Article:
Cypraea staphylaea Linnaeus, 1758 (shell ca. 20mm)
ANIMAL OF THE WEEK
Opisthobranch-like animal of the Week Data
Frequency on Okinawa:
- Class: Gastropoda
- Subclass: Prosobranchia
- Order: Sorbeoconcha (Neotaenioglossa)
- Family: Cypraeidae
[brackets indicate range for all Okinawa-collected specimens of the species]
- Individual Collection No: RFB #2487-D [many individuals seen but only a single collected living animal]
- Location: Tengan Pier, Okinawa (26o 24.0'N, 127o 51.1'E)
- Date: 8 March, 1991 [adults are commonly found during all times of the year]
- Depth: 20ft (6m)
- Water temperature at collection depth: Not recorded
- Size: TL (shell), not recorded but ca. 20mm [numerous shells on hand, ranging in size from 12mm ~ 22mm.
- Specimen deposited: Photo only, without specimen
- Photo Data: Original Kodachrome shot at 1:1.5
Note: The above animal was originally referenced on this page (29 Dec. '03) as Erosaria poraria. A recent message from Gustav Pauley (pers. comm), in re a note from Chris Meyer, mentions that he is pretty sure this is not E. poraria, as that species has dendritic tentacles all over (as an Erosaria) . . . it is probably C. staphylaea, although there is a possibility it is C. limacina. In either case, this animal at least superficially resembles what some might confuse with an opisthobranch. I've now changed the original page to Cypraea staphylaea.
As I've done several times in the past I've departed from the usual opisthobranch presentation with the above featured animal. Although it superficially resembles an opisthobranch, it's classified into an entirely different group of molluscs, the Prosobranchia. The conventional schema of mollusc classification is to divide the Class Gastropoda into the following three Subclasses:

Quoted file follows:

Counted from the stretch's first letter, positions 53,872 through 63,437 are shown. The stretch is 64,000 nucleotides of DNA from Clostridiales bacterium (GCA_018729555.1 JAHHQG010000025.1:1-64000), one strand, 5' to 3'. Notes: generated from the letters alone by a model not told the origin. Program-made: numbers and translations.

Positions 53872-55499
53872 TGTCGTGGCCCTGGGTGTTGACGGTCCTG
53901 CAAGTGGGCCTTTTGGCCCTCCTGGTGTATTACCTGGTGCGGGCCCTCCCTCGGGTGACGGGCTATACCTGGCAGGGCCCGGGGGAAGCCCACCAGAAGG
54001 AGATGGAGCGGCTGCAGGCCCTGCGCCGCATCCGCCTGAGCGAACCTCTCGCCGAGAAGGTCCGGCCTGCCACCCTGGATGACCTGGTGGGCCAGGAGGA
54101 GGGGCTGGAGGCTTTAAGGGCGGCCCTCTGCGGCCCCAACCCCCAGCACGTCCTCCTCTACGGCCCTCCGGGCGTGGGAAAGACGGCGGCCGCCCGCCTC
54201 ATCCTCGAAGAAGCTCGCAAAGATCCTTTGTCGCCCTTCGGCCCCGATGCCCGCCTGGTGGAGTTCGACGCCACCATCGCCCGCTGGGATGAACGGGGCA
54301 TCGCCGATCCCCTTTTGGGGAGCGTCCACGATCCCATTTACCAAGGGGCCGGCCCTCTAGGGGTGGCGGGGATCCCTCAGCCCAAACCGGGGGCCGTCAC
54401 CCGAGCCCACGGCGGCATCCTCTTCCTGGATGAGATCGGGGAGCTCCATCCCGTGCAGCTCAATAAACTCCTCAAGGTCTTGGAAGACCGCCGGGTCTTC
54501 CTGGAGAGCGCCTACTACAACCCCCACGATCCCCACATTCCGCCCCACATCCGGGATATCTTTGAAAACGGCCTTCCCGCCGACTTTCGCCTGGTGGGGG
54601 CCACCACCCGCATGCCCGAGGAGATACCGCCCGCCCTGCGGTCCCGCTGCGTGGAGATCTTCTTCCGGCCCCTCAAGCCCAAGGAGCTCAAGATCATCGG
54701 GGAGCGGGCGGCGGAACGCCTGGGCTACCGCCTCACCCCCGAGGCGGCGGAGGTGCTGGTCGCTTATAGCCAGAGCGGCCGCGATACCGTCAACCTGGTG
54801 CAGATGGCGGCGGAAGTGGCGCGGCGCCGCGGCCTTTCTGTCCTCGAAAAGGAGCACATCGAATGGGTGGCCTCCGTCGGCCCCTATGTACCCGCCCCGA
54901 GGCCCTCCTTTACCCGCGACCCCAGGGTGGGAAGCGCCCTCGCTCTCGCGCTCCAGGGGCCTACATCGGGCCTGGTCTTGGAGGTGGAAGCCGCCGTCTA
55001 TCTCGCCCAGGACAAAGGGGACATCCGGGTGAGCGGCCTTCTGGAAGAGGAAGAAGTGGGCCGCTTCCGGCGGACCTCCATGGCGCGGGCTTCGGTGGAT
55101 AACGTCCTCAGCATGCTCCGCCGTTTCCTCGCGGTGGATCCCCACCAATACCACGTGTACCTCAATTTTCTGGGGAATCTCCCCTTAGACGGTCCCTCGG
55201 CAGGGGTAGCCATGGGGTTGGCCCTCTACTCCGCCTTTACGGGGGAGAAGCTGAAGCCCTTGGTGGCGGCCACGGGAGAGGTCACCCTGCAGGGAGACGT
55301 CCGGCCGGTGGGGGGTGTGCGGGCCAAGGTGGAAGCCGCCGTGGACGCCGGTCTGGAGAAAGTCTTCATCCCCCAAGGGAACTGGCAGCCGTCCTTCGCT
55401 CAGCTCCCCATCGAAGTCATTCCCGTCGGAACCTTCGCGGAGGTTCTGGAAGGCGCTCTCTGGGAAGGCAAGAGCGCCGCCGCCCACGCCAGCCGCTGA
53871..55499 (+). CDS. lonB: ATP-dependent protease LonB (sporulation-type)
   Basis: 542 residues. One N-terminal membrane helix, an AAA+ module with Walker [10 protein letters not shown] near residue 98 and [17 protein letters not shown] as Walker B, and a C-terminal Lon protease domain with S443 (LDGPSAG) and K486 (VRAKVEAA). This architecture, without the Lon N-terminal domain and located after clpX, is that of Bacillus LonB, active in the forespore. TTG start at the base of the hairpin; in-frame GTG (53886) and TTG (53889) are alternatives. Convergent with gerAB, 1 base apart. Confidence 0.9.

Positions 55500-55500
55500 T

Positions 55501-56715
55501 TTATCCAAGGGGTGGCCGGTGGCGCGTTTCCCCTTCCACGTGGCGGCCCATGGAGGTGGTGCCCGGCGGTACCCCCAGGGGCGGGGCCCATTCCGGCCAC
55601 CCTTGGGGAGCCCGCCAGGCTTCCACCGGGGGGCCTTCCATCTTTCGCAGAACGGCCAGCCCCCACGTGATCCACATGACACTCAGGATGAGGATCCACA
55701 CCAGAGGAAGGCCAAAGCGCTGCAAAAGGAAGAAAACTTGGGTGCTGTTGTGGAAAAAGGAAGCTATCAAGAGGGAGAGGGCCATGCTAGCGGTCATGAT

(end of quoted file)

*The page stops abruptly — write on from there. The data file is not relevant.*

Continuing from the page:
- The opisthobranchs include the sea slugs and their relatives the sea hares, sea butterflies, and others. The bodies of most member of this group show evidence of detorsion. Shells may or may not be present; if present they may be reduced and/or internally located. Opisthobranchs usually lack a mantle cavity and operculum. Many species lack gills and respiration takes place through the skin, which may bear numerous projections and folds that increase the area for gas exchange. The head bears 1-2 pairs of tentacles. This diverse group of organisms is divided into around nine Orders. There is some disagreement about whether these form a monophyletic group.
- Prosobranchs are the largest subclass of gastropods. Most species are marine, but many freshwater species and a few terrestrial forms are also known. Prosobranchs have an operculum (lacking in pulmonates), and most have a spirally coiled shell. The head includes eyes that are located on tentacles. The mantle cavity is anteriorly directed and near the head. They are divided into three Orders.
- Pulmonates are the land snails and slugs (a few species are marine). A coiled shell is usually present, but it is lost in some groups. Some detorsion has occurred in many species. The Subclass derives its name from the fact that the mantle cavity forms lungs; these are filled with air as a result of contractions of the mantle floor. One or two pairs of tentacles are found on the head, depending on whether the snail or slug is terrestrial (two pairs) or aquatic (one). The nervous system is highly concentrated. Pulmonates are dioecious and hermaphroditic as are prosobranchs, but pulmonates develop directly (there is no larval form).
Cypraea staphylaea, the above featured animal, is in fact a juvenile cowry (a neogastropod of the Subclass Prosobranchia). Cypraea staphylaea is an uncommon cowry of Okinawan waters, primarily in the upper ten meters of water in numerous habitats. The mantle covering the entire dorsum of this young cowry loosely resembles the
appearance of some opisthobranchs.
I've added two additional pages, one with a series of Cypraea staphylaea shells and another with a "group photo" of
a series of miscellaneous Okinawan cowry shells.
In addition to the above prosobranch, I also have links to a series of non-opisthobranch molluscs which are similar in appearance to opisthobranchs:
Page Date: 29 Dec '03
Page Modification Date: 01 Feb '04
Digitally manipulated photo
Copyright © 2004 Robert F. Bolland